Hoagy Carmichael

Also found in: Dictionary, Thesaurus, Wikipedia.

Carmichael, Hoagy

Carmichael, Hoagy (hōˈgē) (Hoagland Howard Carmichael), 1899–1981, American songwriter, pianist, and singer, b. Bloomington, Ind. While still a student at Indiana Univ. he was influenced by a number of jazz musicians. Several of his jazz tunes, e.g., “Riverboat Shuffle” (1924), became popular in the 1920s. He went on to write many songs, of which “Stardust” (1929) is best known. Others include “Georgia on My Mind” (1930), “The Nearness of You” (1938), “Skylark” (1942), and “In the Cool, Cool, Cool of the Evening” (1951, Academy Award). Carmichael also played in and recorded with a number of bands. His easygoing charm made him a popular celebrity and was apparent in his film roles, e.g., in To Have and Have Not (1944) and Young Man with a Horn (1950).


See his The Stardust Road (1946) and Sometimes I Wonder (with S. Longstreet, 1965).

The Columbia Electronic Encyclopedia™ Copyright © 2022, Columbia University Press. Licensed from Columbia University Press. All rights reserved.

Carmichael, (Hoagland Howard) Hoagy

(1899–1981) composer, performer; born in Bloomington, Ind. Tutored in ragtime piano, he played in small bands while in college, where he studied law. After briefly practicing law, he quit to work as a bandleader and arranger. In 1927 he composed the melody that became "Star Dust" when lyrics were later added; it became one of the most widely performed and recorded popular songs of all time. In 1930 he made a series of recordings for RCA Victor with the Dorsey brothers, Jack Teagarden, Gene Krupa, Benny Goodman, Joe Venuti and Bix Beiderbecke. During the 1930s, 1940s, and 1950s he wrote songs and composed film scores; he also occasionally acted in movies, appearing either as himself or a character like himself, playing the piano with a cigarette dangling from his mouth. During the 1940s and 1950s he briefly hosted two radio shows and a television variety show, Saturday Night Revue. In the early 1960s he acted in a weekly television western and was a frequent guest on other television shows. He was elected to the Songwriter's Hall of Fame in 1971.
The Cambridge Dictionary of American Biography, by John S. Bowman. Copyright © Cambridge University Press 1995. Reproduced with permission.
References in periodicals archive ?
In second place - perhaps a surprise choice - is the 1929 ballad Star Dust, by American composer Hoagy Carmichael.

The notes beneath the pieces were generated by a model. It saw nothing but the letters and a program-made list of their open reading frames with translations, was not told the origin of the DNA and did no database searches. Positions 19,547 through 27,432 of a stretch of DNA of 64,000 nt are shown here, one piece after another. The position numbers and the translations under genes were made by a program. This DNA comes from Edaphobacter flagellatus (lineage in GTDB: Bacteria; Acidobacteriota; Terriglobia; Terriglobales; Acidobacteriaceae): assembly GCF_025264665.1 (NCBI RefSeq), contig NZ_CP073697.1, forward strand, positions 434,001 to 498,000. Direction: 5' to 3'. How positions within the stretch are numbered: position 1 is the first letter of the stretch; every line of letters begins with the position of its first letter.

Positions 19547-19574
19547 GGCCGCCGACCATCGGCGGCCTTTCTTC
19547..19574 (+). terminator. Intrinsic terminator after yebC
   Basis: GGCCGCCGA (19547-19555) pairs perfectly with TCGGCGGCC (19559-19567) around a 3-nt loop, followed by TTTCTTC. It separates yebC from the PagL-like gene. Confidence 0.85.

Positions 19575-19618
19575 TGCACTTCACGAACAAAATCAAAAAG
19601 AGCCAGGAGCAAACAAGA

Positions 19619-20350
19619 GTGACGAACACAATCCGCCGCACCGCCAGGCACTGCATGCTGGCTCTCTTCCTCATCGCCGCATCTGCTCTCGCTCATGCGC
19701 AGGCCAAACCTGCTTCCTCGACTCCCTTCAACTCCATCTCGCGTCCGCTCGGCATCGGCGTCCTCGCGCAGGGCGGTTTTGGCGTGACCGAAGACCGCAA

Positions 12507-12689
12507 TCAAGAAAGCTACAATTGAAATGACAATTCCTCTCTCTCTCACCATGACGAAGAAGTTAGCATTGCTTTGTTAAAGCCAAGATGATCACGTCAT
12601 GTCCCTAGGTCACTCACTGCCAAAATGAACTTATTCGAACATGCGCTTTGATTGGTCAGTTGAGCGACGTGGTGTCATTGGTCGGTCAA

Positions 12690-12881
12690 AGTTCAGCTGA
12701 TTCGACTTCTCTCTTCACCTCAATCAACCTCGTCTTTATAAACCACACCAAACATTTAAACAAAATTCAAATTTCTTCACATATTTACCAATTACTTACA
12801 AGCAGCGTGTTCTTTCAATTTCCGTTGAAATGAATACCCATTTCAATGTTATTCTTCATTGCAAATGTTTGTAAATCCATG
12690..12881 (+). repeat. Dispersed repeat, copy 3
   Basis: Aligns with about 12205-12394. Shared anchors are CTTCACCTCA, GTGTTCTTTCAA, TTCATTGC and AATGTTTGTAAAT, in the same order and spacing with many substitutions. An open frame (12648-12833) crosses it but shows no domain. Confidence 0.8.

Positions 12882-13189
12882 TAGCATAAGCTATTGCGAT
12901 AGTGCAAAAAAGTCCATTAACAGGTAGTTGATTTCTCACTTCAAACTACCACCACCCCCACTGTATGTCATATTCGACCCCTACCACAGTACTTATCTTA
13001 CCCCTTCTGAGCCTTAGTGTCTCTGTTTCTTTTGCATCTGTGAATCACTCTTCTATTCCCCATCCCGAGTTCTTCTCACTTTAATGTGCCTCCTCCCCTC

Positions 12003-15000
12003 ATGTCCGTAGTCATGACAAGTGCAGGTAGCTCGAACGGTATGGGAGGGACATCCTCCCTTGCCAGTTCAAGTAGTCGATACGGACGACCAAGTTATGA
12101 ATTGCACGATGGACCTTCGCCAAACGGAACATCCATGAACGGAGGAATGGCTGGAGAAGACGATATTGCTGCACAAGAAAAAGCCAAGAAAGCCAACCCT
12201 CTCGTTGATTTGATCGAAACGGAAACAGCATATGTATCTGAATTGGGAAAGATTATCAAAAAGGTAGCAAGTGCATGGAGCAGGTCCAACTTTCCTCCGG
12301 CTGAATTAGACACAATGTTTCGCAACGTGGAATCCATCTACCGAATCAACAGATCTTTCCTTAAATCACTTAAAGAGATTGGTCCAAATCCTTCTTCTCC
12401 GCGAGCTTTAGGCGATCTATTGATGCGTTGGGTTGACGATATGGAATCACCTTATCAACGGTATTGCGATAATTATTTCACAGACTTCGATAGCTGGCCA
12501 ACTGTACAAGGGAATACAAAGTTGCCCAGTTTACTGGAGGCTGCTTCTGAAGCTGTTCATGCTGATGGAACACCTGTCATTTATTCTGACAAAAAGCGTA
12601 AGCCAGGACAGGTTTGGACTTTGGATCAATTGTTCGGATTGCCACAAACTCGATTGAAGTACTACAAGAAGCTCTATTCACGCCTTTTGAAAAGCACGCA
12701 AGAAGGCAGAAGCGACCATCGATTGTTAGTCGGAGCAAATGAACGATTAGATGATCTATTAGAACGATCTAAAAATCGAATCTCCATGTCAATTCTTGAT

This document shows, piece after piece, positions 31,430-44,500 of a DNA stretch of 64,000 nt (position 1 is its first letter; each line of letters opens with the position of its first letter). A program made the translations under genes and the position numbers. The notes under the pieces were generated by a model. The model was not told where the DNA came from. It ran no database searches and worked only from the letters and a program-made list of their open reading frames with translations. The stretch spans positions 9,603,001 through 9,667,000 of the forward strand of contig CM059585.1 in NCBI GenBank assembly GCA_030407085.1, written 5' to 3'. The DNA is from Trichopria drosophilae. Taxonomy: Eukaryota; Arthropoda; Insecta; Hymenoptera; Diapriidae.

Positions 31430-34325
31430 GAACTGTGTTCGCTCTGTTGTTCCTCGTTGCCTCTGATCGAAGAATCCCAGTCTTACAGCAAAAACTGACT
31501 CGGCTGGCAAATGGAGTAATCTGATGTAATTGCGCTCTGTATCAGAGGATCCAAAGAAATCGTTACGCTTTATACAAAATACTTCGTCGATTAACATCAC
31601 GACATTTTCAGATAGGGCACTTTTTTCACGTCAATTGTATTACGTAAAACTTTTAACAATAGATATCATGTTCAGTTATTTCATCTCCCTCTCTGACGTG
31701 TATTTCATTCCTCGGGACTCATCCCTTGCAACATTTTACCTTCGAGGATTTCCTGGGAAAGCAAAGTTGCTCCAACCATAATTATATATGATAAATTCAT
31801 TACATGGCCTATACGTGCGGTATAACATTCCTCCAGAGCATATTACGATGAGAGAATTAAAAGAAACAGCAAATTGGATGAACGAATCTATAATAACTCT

It encompasses all the Victorian salon music, little Elgar gems like Chanson de Matin and Salut d'Amour, some of Sullivan's stuff, into the early 20th century with ragtime, people like Albert Ketelby, through to early jazz and pop - Noel Coward and Ivor Novello, Jerome Kern, Hoagy Carmichael, things like Stardust .
There is a line in Hoagy Carmichael's song, New Orleans, where he describes the charm of that great southern city as ``reminding you of an old-fashioned lace.''
Another tale: Hoagy Carmichael (for more of his tunes check out "Star Dust," an afternoon concert at the Shedd at 2 p.m.
Their theme music, Ballet Egyptian, was arranged for them by Hoagy Carmichael. They were a huge vaudeville success and starred in three Royal Variety Shows, but they didn't appear in any movies.
Here he has assembled a conventional quartet and mixes in some of his own songs and a couple by his bass player Isla Eckinger with standards like Hoagy Carmichael's Stardust, and lesser known jazz tunes like Kirk Lightsey's Habiba.
- Concert: "Star Dust: Hoagy Carmichael's America." Shedd Jaqua Concert Hall
ODDLY, he kept songwriter/actor Hoagy Carmichael in mind as he penned the books.
The composers and musicians that the festival will focus on this year include Harold Arlen, Harry Warren, Hoagy Carmichael, Dorothy Fields, "Yip" Harburg, "Fats" Waller, Duke Ellington, Louis Armstrong, Cab Calloway, Bing Crosby, Frank Sinatra, the Andrews Sisters, Glenn Miller, Tommy Dorsey and Benny Goodman.
A strong cast included Doris Day, Hoagy Carmichael and Lauren Bacall, and the trumpet solos were dubbed by Harry James.
But a surprise choice in second place is Stardust, the 1929 ballad by American composer Hoagy Carmichael.
The Emerald City Jazz Kings play "Harry & Hoagy - What a Pair!' a program of music by Harry Warren and Hoagy Carmichael, at 7:30 p.m.